The US Postal Service has lessons to learn from its foreign counterparts to cope with “plummeting” mail volumes and record financial losses, according to a report from the Government Accountability Office (GAO) in the United States.
The report was sent last week to Congressman Stephen F Lynch, the ranking member on the Federal Workforce and Post Office subcommittee of the House Oversight and Government Reform Committee.
It highlighted efforts by postal operators in Australia, Canada, Finland, Germany, Sweden, and Switzerland to modernize in the face of similar kind of declining mail volumes and high infrastructure, labor and operating costs that the USPS is currently experiencing.
In particular, the study highlights the way the foreign posts have engaged with some form of digital communications service – either purely electronic or hybrid systems that blend digital with hard copy delivery options.
The GAO report stated that the foreign posts it has studied have begun downsizing their delivery networks while providing multi-channel approaches for customers to send and receive mail.
Foreign posts have been making use of the public trust in their brands to offer electronic communications systems offering the security of physical mail with the speed and convenience of email.
Examples within the report included Australia Post’s eLetter hybrid mail service, Deutsche Post’s hybrid/digital mail service E-Postbrief, Sweden Post’s e-Letter hybrid mail delivery service and Itella’s Netposti service.
The report also highlighted Canada Post’s online bill presentment service, epost, for which a phase two is set to be introduced within the next two years to expand the service so that secure online delivery boxes mirror physical mailing addresses.
Swiss Post’s certified email service, SuisseID, and its print mail-to-digital service Swiss Post Box are also help up as possible ideas for the USPS to engage with digital delivery services.
One clever example of improving delivery efficiencies in rural areas within the GAO report was Itella’s Antilla Living Lab trial, in which the Finnish operator has cut home delivery to two days per week, but on other days items are delivered to central mail boxes in the Antilla village and residents are sent a text message when they have mail to collect. Uncollected mail is then delivered on the days when there are home deliveries provided.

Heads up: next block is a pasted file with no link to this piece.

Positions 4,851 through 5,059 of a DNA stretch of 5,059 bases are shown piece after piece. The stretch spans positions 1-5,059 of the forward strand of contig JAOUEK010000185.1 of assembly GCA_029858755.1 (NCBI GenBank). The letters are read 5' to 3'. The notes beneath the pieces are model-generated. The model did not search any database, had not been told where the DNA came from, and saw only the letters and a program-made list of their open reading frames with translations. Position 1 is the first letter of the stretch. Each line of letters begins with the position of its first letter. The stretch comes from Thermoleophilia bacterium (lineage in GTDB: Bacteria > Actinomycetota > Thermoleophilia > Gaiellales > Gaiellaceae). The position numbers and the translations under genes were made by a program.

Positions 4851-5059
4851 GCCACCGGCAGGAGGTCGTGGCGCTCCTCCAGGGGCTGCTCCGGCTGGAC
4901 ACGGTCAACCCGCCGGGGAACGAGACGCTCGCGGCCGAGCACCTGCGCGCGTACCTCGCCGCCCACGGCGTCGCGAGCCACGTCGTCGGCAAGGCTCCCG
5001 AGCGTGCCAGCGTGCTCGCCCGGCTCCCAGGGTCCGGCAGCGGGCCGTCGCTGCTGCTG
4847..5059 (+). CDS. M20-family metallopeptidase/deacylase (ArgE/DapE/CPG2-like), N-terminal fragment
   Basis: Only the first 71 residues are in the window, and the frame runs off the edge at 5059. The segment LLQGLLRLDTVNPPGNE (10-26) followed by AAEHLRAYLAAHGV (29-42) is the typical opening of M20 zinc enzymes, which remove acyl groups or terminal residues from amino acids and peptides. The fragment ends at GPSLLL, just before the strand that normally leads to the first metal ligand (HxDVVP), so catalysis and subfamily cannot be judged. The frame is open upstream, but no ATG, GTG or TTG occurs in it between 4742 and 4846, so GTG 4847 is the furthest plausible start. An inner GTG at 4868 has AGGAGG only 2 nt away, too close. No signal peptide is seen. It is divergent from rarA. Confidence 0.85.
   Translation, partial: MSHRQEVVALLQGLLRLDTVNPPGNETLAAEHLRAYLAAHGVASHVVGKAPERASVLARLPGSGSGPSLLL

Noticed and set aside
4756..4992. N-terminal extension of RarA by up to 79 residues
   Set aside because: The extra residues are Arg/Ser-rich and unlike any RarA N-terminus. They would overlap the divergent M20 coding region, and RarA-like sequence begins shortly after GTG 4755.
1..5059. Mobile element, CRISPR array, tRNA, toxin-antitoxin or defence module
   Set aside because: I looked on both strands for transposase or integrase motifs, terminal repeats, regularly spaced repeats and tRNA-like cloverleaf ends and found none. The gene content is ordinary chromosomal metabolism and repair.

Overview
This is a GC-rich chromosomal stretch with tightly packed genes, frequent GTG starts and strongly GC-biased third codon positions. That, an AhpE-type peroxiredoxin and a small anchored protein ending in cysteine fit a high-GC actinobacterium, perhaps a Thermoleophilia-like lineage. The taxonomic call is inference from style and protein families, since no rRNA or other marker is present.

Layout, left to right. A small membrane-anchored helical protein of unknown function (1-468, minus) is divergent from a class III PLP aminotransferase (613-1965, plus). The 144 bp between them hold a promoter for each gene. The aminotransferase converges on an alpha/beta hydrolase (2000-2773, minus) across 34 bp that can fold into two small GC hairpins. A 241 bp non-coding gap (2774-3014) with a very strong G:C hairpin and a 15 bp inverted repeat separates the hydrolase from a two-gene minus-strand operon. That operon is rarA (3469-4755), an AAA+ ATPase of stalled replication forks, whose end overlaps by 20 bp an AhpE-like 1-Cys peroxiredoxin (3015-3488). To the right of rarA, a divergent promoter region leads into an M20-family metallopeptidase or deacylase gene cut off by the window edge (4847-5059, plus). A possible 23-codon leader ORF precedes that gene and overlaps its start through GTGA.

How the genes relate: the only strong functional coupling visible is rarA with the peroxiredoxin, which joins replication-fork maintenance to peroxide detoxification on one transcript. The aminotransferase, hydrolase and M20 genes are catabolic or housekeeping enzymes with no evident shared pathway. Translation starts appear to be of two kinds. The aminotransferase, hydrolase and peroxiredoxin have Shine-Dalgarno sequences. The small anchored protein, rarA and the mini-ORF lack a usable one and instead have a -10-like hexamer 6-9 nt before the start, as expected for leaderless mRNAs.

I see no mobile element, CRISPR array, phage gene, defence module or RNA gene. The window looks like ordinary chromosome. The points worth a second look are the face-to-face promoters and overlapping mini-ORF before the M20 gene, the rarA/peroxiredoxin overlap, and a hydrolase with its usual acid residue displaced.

Alternative retail points
Other lessons on reducing costs include a broader use of partnerships with retail facilities in order to spread post office services in areas where it may not be cost effective to have an entire post office building.
Such facilities would also help with expanding the times that customers can send or pick up mail. DHL’s PackStation, a 24-hour automated parcel drop-off point, was suggested as another good way to extend retail hours.
The reported stated that retail modernization had either improved customer service or reduced operating and labor costs for all of the foreign posts assessed.
The recommendations in the GAO report came with the big proviso that the USPS currently manages more retail outlets than all of the reviewed foreign posts combined, some 32,000 outlets, and delivering to 151 million US homes has twice as many delivery points as any foreign post studied.
The USPS, which posted an $8.5bn loss last year, operates on a unique scale in the world.
Nevertheless, some of the same challenges have been experienced by other posts, including political barriers, with the report recommending a nationwide public relations campaign to raise awareness among the public and lawmakers on the changes needed at the Postal Service.
Commenting on an earlier draft of the report, the USPS said earlier this month that it had already been pursuing a number of the recommendations, particularly in the use of alternative retail locations.
Alternative retail locations will become increasingly important as more than 2,000 current locations are closed to save around $500m a year, according to the USPS chief financial officer Joseph Corbett.
However, he suggested that many of the innovations highlighted by the report had been possible because of actions by governments and regulators.
“Aspects of the Postal Service’s modernisation could be more quickly and effectively instituted if legal and political barriers are removed,” he said of the US situation.
Corbett also warned that many of the achievements by foreign posts “did not produce results overnight”, and had been unpopular with stakeholders at first.
The USPS CFO did not comment directly on digital or hybrid mail options, but warned against the use of the term “modernisation” among recommendations, fearing that it would have some stakeholders interpreting the term as meaning more automation.
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Source: James Cartledge, Post&Parcel